Wednesday, December 19, 2012

Last Minute Gifts 4 Catholic Readers

Surely you've already bought gifts for all the book lovers on your list. But perhaps you are the book lover, and want to drop a few hints. Thanks to the miracle of e-readers, all of these can arrive by Christmas. Even for hard copies, you still have until 3 p.m. today (Eastern standard time) to get them in time from Amazon. And speaking of Amazon, use the links at the end of this post to get right to the title you want, and send a few pennies to Coffee and Canticles, so that I can afford more postage for book giveaways.

The Christmas Plains by Joseph Bottum A well known writer and editor tells of his childhood Christmases in the Black Hills of South Dakota, while meandering back and forth to other times and places as well: 1888 and its killer blizzard; modern-day New York during it's rare moments of snow-covered stillness. Bottum fondly recalls so many favorite things--story books, carols, vinyl LP Christmas recordings, toys--that were of almost sacramental significance to him as a boy. Needless to say, the larger spiritual themes are there, subtle and graceful.

The Complete Thinker--the Marvelous Mind of G.K.Chesterton by Dale Ahluqist. Some people find Chesterton's essays difficult because of all the references to the culture, politics, and personalities of early 2oth century England. They find to easy to miss the forest among all those pesky trees. Dale Ahlquist acts as your personal Chesterton sherpa. On a wide variety of topics (the problem of evil, war and peace, law and lawyers, life and death, the universe, and more!) he shows us the essence of Chesterton's thought, serving up generous helpings of direct quotation. He explains these in a winsome style peppered with humor that must have G.K. looking down from heaven and saying "That's my boy!"

Witness of the Saints by Milton Walsh For those who love the Office of Readings, here are many of the second readings arranged and quoted by category, following the outline of the Catechism--articles of the Creed, the Sacraments, Christian Life and Prayer. Also of great value is a timeline of all the fathers, doctors and saints quoted in the liturgy, so at last you will not have to wonder what century Melito of Sardis or Origen lived. Short bio-sketches of each holy writer are also very welcome. I've always suspected that the Office of Readings is the best way for ordinary Catholics to become immersed in the greatest writings of the Church. Witness of the Saints proves that point.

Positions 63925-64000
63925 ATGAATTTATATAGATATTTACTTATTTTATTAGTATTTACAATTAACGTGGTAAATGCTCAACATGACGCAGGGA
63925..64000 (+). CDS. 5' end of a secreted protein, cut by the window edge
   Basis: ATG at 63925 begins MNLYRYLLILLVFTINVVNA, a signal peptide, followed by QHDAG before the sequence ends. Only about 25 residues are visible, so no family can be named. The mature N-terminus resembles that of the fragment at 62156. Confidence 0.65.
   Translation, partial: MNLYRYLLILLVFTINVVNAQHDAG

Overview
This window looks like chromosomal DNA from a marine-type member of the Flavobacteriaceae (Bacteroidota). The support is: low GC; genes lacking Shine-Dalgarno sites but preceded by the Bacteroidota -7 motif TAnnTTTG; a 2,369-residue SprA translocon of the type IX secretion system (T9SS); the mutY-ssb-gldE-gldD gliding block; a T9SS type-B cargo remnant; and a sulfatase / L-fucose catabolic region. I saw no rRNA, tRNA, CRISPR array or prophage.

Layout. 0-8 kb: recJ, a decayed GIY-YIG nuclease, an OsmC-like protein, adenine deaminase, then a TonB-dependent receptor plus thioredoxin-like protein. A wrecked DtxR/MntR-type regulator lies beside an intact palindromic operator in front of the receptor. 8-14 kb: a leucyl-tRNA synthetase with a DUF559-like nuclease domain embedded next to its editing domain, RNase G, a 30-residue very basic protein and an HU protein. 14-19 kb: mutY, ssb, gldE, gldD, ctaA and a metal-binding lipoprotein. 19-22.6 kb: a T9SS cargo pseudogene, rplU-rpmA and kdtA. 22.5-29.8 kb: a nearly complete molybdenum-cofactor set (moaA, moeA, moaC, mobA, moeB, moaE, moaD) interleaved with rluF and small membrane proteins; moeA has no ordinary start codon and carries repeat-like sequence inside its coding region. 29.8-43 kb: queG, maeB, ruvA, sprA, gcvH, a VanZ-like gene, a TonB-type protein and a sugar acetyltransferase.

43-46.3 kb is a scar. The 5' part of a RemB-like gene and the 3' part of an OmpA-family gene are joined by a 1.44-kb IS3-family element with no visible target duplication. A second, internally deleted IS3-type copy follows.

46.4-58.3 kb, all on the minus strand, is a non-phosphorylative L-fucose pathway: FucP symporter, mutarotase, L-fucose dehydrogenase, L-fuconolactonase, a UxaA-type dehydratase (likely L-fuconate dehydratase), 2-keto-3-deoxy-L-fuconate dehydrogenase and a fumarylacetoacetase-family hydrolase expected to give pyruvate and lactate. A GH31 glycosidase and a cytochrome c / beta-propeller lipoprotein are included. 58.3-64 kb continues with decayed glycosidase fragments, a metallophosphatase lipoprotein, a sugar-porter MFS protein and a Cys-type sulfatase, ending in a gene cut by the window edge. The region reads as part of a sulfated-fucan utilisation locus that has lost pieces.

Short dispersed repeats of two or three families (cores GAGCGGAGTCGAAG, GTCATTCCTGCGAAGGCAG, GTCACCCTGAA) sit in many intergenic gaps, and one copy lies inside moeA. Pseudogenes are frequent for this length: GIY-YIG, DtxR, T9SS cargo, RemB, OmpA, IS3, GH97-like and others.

History of the Catholic Church: from the Apostolic Age to the Third Millenium by James Hitchcock. Hot off the press as of today!  I couldn't believe my good fortune in receiving this book. Hitchcock is an engaging historian. This is the opposite of put-you-to-sleep textbookishness. The intimidating scope of the work is made manageable for the reader because of frequent subtitles (The Jewish Legacy;  The Kingdom; Paul and the Law, Women in the early Church, Julian the Apostate, the Thomistic Ascendancy, Witchcraft, Clerical Corruption,  The Effects of Trent,and hundreds more.) The Church, its teachings, its cast of characters (both noble and notorious) are covered with complete honesty and obvious love. A lot is packed into these 500 pages.  I'm looking forward to the end of Christmastide  so that I can relax and lose myself in this book!

The Christus Experiment by Rod Bennett Do you like science fiction? Here's the premise: going back in time to 30 AD to kidnap Our Lord  and bring him to the present. so that  a bunch of jaded scriptural "experts" can examine him  to find out once and for all about the "Jesus of history".  If that sounds like a good kind of crazy to you, get this book. Bennett is a good writer. You won't be cringing at the phrasing gaffes, anachronisms, and whatnot so common to self-published fiction. Let sci-fi  geeks delight!










5 comments:

  1. Daria, thank you so much for these recommendations! Every single one of these books sounds like something I would want to read. Timely, and helpful. You're the best! So good to see a kindred spirit when I'm going through my Google Reader :)

    Teresa

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    1. Thanks! Glad you like the list. Let me know which ones you get and how you liked them. While I"ve got you, what is the significance of your user name? That you live on the seashore and like to knit? OR are you perhaps a fashion designer whose line of knit clothing items are suitable for wearing at the seashore?

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  2. Daria, a very merry Christmas to you and your family! I gave a copy of Walsh's book to Peter Scagnelli, and he is now recommending it be given to young priests and seminarians.

    Also, this year the Melkites will be coming out with a Book of Hours for the laity. Good news all around!

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  3. And a Merry Christmas to you too. Those Melkites know how to do liturgy (and sacred art) so that should be quite a book of hours.
    When things calm down after Christmas I'll be looking through all the pictures you sent and hopefully integrating them into posts.

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  4. There is no need to be afraid; in five days our Lord will come to us.
    --Antiphon for Canticle of Zechariah from morning prayer for December 21 in the Liturgy of the Hours.
    I thought this was especially appropriate for today in light of the Mayan calendar thingy.

    Merry Christmas Daria to you and your family!

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